It’s generally much faster to export a LUT for use in Davinci Resolve or Adobe After Effects, than to do it frame by frame in the tool. Shot-by-shot correction still takes a lot of time though, as each LUT is good for roughly 100 frames, and there are roughly 2,000 shots in a two hour film.
Thanks, I imported the generated LUT into Premiere and it applied instantly, with the cost of spike in RAM.
I’m testing it out on my dragon ball now, and I have a panning shot where there’re noticeable ringing artifacts along the lines. I have to turn smooth up to 0.9 in order to get it away. Is this normal? Can you take a look? I uploaded the reference and test image.
Did you make sure the cropping is the same for the test and reference frames? If so, could you also share the raw test frame?
I tested on 3 other scenes, they all work fine even without cropping. I did try cropping this test image to match the reference, but it’s still the same problem with the white ringing between the character and the sky. I also tried sampling from the last frame of this same scene and it works fine again without the need to pump up the smoothing parameter.
The fact that it works without cropping is fortunate, but the method is not developed specifically assuming the image content is exactly the same, except for the colors. It may work fine for some frames, but give artifacts for others.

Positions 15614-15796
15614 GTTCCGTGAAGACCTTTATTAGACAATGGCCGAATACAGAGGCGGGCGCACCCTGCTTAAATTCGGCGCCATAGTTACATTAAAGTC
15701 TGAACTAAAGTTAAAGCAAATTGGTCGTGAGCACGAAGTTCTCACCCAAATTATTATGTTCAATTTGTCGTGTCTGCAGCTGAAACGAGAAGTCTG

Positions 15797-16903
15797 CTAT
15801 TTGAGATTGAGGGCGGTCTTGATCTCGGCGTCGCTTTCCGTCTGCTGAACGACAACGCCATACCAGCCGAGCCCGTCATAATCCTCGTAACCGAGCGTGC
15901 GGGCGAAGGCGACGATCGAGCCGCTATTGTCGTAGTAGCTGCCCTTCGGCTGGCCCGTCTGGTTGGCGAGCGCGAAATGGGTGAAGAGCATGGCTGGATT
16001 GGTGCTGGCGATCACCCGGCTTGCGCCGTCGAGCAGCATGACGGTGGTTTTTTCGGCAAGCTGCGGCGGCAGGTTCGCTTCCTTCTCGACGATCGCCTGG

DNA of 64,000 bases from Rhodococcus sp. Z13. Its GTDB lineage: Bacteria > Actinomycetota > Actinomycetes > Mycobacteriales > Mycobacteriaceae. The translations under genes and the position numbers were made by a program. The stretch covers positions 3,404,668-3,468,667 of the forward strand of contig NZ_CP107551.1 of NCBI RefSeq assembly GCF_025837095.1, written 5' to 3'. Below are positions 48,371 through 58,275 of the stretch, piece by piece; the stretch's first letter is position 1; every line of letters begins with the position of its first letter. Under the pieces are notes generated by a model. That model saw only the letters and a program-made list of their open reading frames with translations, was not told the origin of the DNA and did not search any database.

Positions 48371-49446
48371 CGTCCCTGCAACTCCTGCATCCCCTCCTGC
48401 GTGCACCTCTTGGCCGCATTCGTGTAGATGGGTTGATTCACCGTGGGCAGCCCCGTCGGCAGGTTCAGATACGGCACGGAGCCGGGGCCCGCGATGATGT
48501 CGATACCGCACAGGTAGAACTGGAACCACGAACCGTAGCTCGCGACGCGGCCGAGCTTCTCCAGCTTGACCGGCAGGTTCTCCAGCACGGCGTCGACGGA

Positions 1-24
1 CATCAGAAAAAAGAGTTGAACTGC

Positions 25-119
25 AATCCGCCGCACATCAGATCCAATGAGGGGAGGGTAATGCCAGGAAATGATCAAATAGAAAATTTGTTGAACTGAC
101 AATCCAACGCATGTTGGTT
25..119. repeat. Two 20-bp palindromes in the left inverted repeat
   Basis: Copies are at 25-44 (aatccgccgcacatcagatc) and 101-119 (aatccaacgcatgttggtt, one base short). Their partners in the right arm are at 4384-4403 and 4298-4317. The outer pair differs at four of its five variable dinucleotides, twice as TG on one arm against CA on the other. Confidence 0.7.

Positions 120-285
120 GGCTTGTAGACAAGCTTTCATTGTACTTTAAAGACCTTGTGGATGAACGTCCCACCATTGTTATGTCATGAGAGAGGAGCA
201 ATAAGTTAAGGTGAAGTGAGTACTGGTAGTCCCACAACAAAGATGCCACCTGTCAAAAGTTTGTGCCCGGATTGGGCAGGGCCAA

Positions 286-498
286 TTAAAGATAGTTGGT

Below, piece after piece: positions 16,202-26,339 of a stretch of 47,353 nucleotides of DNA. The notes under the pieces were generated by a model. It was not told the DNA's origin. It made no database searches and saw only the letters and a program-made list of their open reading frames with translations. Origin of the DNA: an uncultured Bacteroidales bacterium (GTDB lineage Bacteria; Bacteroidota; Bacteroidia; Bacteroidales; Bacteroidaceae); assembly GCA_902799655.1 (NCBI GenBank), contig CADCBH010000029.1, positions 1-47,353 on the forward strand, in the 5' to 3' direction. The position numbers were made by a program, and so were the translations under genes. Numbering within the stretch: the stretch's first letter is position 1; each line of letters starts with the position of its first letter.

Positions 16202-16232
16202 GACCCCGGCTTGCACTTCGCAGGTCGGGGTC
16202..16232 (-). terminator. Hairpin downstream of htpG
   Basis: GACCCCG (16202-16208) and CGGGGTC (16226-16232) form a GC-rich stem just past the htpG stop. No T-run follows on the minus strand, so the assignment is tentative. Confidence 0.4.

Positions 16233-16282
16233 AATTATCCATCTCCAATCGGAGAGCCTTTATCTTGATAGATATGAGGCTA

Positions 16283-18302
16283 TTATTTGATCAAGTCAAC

The reason you get ringing is, because the ringing is already present in the test frame, a side effect of DNR:
The ringing has rougly the same color as the clouds next to it, both being light blue.
The clouds in the reference image are more white, than in the test frame, while the sky is a darker blue:
By color matching the color of the clouds, you automatically also give the ringing roughly the same color as the clouds, causing them to be more apparent against the darker blue background. Sadly there’s very little that can be done about this.
By increasing the smoothing parameter, you reduce the color gradients, as the algorithm tries to keep the gradients as close to the original gradients as possible, while also trying to find the best color match. This may reduce the ringing somewhat, but will generally also result in a poorer color match.